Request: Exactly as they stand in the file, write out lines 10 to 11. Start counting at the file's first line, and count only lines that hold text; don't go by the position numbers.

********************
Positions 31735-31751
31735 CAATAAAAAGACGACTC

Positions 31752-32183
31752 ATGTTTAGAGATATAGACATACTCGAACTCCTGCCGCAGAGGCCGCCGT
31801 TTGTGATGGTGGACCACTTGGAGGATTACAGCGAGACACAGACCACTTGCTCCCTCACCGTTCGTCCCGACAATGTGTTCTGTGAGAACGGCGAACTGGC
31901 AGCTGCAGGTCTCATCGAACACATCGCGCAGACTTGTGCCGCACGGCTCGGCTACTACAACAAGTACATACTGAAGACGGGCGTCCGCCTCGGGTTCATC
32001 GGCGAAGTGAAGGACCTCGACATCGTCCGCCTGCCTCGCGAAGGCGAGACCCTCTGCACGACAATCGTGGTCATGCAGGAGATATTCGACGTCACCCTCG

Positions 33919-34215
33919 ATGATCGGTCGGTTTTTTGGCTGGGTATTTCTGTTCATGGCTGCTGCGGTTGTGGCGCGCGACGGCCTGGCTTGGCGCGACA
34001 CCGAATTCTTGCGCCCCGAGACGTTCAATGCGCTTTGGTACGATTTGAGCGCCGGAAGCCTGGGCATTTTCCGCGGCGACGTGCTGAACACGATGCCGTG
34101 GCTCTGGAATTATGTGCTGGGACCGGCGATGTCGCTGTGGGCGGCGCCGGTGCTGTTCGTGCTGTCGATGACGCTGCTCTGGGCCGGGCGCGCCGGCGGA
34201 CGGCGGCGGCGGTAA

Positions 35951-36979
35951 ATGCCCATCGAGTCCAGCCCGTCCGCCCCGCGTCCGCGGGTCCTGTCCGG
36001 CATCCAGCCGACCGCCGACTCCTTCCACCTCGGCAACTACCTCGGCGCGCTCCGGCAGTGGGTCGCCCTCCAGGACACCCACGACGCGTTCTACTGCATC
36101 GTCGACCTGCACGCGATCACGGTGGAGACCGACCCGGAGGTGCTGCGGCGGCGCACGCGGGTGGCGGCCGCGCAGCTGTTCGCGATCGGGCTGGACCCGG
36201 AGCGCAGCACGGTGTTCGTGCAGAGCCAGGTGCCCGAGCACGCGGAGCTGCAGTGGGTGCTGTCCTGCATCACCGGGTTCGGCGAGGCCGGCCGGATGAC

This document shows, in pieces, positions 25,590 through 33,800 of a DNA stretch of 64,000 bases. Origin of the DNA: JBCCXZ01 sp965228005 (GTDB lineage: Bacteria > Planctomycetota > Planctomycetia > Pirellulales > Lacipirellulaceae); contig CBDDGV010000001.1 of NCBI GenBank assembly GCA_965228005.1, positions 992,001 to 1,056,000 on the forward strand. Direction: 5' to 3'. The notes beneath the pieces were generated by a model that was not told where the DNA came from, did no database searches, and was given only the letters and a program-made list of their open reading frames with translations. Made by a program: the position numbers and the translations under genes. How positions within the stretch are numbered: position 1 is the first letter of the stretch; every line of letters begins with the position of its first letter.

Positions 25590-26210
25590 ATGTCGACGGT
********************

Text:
34001 CCGAATTCTTGCGCCCCGAGACGTTCAATGCGCTTTGGTACGATTTGAGCGCCGGAAGCCTGGGCATTTTCCGCGGCGACGTGCTGAACACGATGCCGTG
34101 GCTCTGGAATTATGTGCTGGGACCGGCGATGTCGCTGTGGGCGGCGCCGGTGCTGTTCGTGCTGTCGATGACGCTGCTCTGGGCCGGGCGCGCCGGCGGA